by Joyce DiPastena
As I was researching George Washington for an upcoming talk in Sacrament Meeting in July, I came across the following remark made by Richard Norton Smith in his article, “The Surprising George Washington” (see http://www.archives.gov/publications/prologue/1994/spring/george-washington-4.html -- great article!):
“In the words of Oscar Wilde, ‘the only duty we have to history is to rewrite it.’” The author, however, states, “From the beginning, my ambition was not to create a Washington for our times, but rather to live with the man in his own times and on his own terms.”
Those words struck a familiar chord when I read them. Where had I heard them before? Ah, yes! Way back in college (and I do mean way back!), from my history professors. To paraphrase, “The first rule of a historian is to judge the people you are learning about not by our modern-day standards, but in the context of their own time.”
When I sat down to begin this blog, I noticed a “label” on the ANWA blogsite for English history, which sent me to a excellently written essay entitled “History or Fairytale” by Donna Hatch. (Anyone interested in historical writing who has not already read this essay, should definitely do so.) Donna zeroed in on the need for historical accuracy when describing the societal trappings and mores of the time period in which one is writing. As a supplement to her thoughts, I would like to add our responsibility to approach our characters’ worldview in a similar way.
The examples I offer come from medieval history, because that is the time period I have studied most extensively. Whether one is writing about King Richard the Lionheart of England, or a fictional woman in the Middle Ages (the setting of my own soon-to-be-published novel), an author has to choose between “rewriting the past” (the “fairytale” of Donna’s article) or “living with the character in his own time and on his own terms” (i.e., “history).
King Richard the Lionheart:
One “rewriting” of history is that Richard was homosexual. Why this (currently very popular) conclusion? Because of a contemporary reference that he “shared the bed” of the king of France.
But taking Richard “in his own time and on his own terms”, the sharing of beds was very common. In the first place, beds were sometimes few and far between. When one did have the good fortune to possess a bed, whole families shared them. In medieval inns, complete strangers shared them. And certainly, sharing a royal bed with a royal guest might be considered the height of royal hospitality with no sexual implications involved at all.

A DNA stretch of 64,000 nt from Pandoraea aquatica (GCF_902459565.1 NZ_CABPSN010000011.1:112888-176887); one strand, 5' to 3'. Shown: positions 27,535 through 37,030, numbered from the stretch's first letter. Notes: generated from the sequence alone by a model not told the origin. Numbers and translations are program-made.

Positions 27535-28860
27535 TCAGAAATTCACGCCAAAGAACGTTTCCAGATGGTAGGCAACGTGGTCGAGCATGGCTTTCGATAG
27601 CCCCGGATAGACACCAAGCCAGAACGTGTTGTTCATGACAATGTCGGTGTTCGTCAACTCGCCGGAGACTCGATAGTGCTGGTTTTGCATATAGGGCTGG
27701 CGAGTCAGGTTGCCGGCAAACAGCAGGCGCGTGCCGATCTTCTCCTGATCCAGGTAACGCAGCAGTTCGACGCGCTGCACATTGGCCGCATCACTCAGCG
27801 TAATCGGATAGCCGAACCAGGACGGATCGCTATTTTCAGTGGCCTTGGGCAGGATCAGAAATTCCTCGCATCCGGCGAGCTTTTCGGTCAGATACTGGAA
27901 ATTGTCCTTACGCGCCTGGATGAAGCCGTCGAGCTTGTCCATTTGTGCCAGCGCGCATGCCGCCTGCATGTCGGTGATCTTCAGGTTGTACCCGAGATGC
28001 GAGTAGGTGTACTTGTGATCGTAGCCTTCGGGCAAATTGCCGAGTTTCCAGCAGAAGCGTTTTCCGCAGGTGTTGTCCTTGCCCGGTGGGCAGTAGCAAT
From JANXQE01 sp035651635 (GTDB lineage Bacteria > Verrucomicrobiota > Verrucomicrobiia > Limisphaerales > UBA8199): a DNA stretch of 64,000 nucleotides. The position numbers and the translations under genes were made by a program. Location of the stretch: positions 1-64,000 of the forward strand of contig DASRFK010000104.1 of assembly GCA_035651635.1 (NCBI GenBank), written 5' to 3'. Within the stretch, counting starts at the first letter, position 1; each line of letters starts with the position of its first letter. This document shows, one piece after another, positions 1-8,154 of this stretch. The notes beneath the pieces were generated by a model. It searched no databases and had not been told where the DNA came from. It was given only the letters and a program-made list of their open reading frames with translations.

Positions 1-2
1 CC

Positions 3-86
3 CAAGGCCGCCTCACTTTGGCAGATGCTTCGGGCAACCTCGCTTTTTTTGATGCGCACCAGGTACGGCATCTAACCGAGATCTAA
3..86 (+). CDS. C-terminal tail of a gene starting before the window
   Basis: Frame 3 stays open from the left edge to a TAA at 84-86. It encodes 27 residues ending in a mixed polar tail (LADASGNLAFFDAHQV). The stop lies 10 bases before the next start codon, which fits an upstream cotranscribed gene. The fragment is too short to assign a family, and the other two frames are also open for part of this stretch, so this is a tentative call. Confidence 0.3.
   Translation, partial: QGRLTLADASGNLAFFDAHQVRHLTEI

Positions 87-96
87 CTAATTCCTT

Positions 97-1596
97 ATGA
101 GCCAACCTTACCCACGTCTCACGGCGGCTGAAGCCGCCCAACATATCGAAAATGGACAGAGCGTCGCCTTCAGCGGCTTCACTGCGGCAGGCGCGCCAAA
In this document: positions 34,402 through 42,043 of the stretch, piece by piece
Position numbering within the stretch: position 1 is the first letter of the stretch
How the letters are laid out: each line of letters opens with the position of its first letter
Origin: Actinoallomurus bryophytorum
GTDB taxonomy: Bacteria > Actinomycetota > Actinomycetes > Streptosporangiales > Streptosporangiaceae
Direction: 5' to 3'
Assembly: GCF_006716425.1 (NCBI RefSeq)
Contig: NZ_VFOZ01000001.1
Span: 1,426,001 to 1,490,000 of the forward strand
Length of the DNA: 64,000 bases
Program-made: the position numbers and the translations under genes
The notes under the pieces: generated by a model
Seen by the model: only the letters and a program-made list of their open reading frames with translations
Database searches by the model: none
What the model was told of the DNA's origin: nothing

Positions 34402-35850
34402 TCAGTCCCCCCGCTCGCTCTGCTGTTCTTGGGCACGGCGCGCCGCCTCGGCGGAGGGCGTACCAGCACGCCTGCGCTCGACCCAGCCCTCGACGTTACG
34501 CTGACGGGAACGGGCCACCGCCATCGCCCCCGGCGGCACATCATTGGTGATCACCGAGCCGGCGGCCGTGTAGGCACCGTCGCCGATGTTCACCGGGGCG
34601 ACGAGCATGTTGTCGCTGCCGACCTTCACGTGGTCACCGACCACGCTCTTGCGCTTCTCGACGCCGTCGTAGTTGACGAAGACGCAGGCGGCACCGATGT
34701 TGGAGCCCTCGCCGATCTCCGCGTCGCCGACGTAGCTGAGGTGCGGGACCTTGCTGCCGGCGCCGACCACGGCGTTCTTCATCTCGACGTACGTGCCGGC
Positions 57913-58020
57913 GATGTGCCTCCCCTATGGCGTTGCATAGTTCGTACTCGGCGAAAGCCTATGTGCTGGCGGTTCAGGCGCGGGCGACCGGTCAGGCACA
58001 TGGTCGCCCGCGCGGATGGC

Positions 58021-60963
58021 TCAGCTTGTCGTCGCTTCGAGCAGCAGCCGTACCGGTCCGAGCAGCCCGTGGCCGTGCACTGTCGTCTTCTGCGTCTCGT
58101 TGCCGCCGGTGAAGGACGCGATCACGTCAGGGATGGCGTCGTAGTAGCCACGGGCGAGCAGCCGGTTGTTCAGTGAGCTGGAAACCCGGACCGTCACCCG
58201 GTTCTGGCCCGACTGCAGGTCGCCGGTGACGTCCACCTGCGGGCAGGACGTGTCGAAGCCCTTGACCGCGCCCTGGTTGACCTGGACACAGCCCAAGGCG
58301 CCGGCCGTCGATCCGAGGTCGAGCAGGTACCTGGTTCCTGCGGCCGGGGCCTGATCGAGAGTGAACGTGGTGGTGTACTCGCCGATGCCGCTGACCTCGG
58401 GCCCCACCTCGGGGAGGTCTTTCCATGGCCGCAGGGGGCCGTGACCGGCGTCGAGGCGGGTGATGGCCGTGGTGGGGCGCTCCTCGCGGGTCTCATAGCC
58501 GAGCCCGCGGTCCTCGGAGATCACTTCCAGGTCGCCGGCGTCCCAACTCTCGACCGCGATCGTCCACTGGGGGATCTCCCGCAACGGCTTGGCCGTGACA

A common “feminist rewriting” in historical romances (I just finished one a few weeks ago) is the introduction of the heroine dressed as a man and wielding a sword with great alacrity, on the apparent theory that “anything you (the hero) can do, I can do equally well or better.” If all the women who have populated romances, who dressed and fought as men had in actuality existed, the pious, conservative monks who kept the chronicles would certainly have made scandalized note of it.
But let’s take at least one actual medieval woman “in her own time and on her own terms”. Queen Eleanor of Aquitaine was as clever, strong, competitive, rebellious, and utterly un-submissive a woman as ever existed in any age, and although she apparently did, at one time, resort to dressing as a man in an attempt to join her sons in a rebellion against her husband (King Henry II of England), there is no record that she ever waved a sword about or viewed the disguise as anything more than a ruse to help her avoid detection. Eleanor was all woman. And she gained vast influence in the kingdom, not by fighting men on their own terms, but by fighting them on hers. Most women in the Middle Ages who desired to exert influence within their own spheres would have been forced to follow her example.
When writing fiction, one therefore has a choice: “Rewrite history” by fashioning a heroine who dresses and fights like a man (a possible aberration, but by now employed so liberally that the device has, in my opinion, become trite as well as historically unlikely), or draw a woman who may indeed battle the male dominated society “on her own terms”, but not by ignoring the realities of “her own time”.
How does one introduce and maintain a fictional character “in her own time and on her own terms”? As Donna said: Research. But also, imagination. Put yourself in your character’s time period. No, not “yourself”. You must reach beyond yourself, and put yourself in your character’s skin. You must live with her, “in her own time”, all the wonders, limitations and societal attitudes that confront her. And you must overcome her challenges, not as a 21st Century woman would, but as a woman “in her own time”.
Breathe her age with her.
Walk a mile in her historical shoes.